VAS Connect Summit

“I just want to be able to leave it better than it was yesterday.”

Kristyn Mensonides shared that quote about her farm during a panel discussion of young farmers at this year’s Connect Summit, but each of the producers sitting on stage with her illustrated the same sentiment as they described their farms and the ways they are working to move them into the future through processing, technology, people development, and connection.

Mensonides manages both the cows and people at her family’s dairy in Washington, and when she looks toward new efficiencies for the farm, she keeps employees top of mind. She wants new technologies to be easy to train people on, but more importantly, she wants her team to be part of the decision-making process.

“We can get caught up in thinking we’re the boss,” Mensonides said. The reality is that the tools must be useful for the people implementing them to work well, so she encourages development of the farm by ensuring all of its members feel valued.

For Mike teVelde, leaving the dairy industry better than it was involves using data from his cows to improve his business. A self-described nerd who studied computer science before ending up back in agriculture, teVelde brought activity monitors to his family’s Mira Farms in Colorado because, “If we’re not getting more efficient, we’re getting less efficient.”

TeVelde knows, though, that technology for the sake of technology is not useful for the farm or valuable to his employees. He focuses on information that provides actionable insights for the dairy, and like Mensonides, he is sure to communicate that value to the people who carry out the tasks every day. It’s about making the people around him smarter, he explained.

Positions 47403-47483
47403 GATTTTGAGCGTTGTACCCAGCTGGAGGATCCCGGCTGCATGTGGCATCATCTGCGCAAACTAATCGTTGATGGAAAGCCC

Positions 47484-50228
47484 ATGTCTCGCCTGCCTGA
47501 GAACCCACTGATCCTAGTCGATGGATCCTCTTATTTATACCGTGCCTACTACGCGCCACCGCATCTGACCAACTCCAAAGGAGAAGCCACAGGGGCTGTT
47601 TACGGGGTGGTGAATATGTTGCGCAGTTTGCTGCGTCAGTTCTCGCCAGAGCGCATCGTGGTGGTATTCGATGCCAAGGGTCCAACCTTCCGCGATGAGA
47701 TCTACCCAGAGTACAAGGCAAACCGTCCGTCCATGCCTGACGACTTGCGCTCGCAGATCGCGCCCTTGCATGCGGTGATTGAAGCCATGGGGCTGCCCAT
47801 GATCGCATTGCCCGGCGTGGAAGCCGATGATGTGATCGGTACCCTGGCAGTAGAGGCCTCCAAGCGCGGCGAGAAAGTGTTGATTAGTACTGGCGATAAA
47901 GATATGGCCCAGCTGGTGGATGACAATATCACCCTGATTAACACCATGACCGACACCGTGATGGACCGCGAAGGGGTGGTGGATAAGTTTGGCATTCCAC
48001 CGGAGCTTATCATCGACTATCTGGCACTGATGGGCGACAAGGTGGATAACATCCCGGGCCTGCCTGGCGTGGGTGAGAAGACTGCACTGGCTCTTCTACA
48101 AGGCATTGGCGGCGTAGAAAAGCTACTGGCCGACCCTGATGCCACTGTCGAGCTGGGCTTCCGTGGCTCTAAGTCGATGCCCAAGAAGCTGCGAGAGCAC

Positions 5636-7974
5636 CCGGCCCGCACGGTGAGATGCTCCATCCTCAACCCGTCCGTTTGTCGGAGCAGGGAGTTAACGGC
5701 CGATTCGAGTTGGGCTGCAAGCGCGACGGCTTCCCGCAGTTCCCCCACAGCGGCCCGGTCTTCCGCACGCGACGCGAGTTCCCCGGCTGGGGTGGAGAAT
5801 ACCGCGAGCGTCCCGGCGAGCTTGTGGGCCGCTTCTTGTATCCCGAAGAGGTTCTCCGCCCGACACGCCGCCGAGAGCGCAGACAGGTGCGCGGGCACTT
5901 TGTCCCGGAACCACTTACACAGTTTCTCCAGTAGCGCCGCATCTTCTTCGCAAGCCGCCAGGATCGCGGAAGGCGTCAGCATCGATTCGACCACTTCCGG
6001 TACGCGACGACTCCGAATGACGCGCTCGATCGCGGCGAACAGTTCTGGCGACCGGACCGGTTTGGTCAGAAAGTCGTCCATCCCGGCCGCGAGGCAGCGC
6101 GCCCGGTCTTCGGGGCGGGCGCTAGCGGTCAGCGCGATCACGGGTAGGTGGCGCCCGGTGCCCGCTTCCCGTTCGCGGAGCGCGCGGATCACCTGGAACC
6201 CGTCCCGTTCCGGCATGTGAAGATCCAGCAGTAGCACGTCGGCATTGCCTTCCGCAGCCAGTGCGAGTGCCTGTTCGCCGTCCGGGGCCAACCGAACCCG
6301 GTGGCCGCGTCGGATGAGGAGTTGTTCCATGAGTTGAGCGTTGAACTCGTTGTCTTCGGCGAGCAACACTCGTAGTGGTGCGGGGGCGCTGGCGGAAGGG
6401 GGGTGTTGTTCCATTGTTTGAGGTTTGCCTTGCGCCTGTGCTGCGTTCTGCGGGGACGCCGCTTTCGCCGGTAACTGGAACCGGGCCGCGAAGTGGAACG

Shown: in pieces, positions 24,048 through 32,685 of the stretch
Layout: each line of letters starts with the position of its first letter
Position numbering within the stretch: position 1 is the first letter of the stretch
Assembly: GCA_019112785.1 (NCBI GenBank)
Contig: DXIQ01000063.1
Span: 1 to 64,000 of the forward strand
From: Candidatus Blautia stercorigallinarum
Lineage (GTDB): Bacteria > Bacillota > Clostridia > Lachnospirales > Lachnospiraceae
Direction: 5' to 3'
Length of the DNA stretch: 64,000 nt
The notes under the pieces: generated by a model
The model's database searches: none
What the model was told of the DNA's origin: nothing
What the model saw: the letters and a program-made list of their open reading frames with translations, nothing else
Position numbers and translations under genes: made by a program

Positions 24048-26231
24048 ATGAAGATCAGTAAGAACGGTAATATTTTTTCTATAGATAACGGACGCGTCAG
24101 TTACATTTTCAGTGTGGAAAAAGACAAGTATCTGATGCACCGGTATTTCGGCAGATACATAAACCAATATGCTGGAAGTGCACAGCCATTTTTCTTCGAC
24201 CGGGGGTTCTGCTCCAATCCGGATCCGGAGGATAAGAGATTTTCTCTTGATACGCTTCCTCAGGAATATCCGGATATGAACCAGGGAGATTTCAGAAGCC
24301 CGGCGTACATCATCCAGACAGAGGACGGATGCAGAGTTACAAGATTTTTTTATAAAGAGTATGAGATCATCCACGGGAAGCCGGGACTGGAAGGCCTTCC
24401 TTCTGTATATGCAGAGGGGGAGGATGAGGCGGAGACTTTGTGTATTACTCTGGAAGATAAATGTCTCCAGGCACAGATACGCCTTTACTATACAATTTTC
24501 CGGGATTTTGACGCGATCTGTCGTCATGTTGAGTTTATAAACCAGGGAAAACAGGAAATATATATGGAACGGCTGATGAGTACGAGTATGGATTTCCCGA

The customer side

Panelists Traci ven der Ploeg and Evelyn Leubner described that the future of their farms is connected to sharing their business and products with their consumers.

Ven der Ploeg farms with her husband’s family in New Mexico, and last year they opened a coffeeshop to market their milk, yogurt, and butter as well as other regional products. “We didn’t want to go big in one thing,” ven der Ploeg said, describing that they instead wanted to be able to offer their community a variety of local foods — including plenty of dairy.

The diversification has been very beneficial for ven der Ploeg and her husband as they looked to add something of their own to the family’s farm, she shared. And she views coffee as a useful way to reach customers with their local dairy products and the story of their dairy farm, creating an opportunity for conversation.

The operations of Leubner’s family farm in New York are regularly shared with consumers of all types through the social media channels she and her two sisters run, @NYFarmGirls. The farm also hosts a pumpkin patch in the fall, and she said that is another great opportunity to connect with people unfamiliar with farming.

The oldest of the three, Leubner has been back on the farm after college for a year and a half now and is excited to keep bringing that education to the operation. Her goals are to continue advancing the operation to something her family can be proud of, she said, and her advice for creating change was to be consistent in presenting new ideas.

Although they use slightly different approaches, Mensonides, teVelde, ven der Ploeg, and Leubner all illustrate the innovation that young dairy farmers are using to ensure their operations can thrive for them and beyond. That vision is what’s necessary to leave their businesses better than they found them.

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(c) Hoard's Dairyman Intel 2022
July 11, 2022
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